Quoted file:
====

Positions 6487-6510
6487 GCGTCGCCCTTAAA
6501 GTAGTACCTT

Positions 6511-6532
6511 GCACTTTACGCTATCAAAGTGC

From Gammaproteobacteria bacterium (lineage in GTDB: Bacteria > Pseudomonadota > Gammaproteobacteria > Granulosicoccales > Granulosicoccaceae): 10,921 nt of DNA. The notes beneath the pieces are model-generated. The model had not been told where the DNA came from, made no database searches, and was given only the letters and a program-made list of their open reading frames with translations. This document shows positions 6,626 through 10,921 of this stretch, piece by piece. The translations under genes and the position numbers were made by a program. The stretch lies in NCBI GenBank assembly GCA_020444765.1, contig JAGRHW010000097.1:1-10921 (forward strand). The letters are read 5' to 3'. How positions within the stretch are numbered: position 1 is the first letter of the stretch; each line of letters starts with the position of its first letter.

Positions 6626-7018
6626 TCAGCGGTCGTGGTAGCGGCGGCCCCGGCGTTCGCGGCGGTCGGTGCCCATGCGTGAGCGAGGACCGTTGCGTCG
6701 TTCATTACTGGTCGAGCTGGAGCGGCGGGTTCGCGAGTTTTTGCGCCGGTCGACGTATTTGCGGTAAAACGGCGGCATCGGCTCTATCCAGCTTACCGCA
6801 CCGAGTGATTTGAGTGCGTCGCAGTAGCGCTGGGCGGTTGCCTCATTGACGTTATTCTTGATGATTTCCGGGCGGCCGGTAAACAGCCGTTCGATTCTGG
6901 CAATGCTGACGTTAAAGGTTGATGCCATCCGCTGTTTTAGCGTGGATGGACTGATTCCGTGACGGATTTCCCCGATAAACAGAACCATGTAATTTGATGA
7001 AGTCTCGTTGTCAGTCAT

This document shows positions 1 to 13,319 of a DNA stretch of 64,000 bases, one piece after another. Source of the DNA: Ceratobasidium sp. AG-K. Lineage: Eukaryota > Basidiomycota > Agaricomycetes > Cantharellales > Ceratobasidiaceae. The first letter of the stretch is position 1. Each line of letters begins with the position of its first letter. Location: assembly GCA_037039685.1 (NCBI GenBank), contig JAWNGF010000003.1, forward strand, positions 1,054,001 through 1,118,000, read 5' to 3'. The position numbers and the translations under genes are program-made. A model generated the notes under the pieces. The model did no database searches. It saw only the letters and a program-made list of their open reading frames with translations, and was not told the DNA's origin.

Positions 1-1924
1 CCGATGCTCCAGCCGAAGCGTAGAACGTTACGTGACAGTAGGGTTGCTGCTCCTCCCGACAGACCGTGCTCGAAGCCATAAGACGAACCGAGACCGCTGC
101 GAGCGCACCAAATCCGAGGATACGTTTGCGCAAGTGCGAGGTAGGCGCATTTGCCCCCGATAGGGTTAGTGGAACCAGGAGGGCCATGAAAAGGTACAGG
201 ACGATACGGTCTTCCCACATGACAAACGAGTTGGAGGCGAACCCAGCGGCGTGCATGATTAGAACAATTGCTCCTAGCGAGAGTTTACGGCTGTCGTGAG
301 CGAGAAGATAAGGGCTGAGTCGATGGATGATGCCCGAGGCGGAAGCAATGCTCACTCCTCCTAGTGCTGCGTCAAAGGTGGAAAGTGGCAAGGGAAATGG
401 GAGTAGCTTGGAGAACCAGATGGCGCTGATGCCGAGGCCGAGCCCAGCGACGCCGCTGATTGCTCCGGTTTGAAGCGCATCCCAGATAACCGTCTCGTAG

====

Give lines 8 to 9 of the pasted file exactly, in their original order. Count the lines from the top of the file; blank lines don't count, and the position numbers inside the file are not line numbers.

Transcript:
6626 TCAGCGGTCGTGGTAGCGGCGGCCCCGGCGTTCGCGGCGGTCGGTGCCCATGCGTGAGCGAGGACCGTTGCGTCG
6701 TTCATTACTGGTCGAGCTGGAGCGGCGGGTTCGCGAGTTTTTGCGCCGGTCGACGTATTTGCGGTAAAACGGCGGCATCGGCTCTATCCAGCTTACCGCA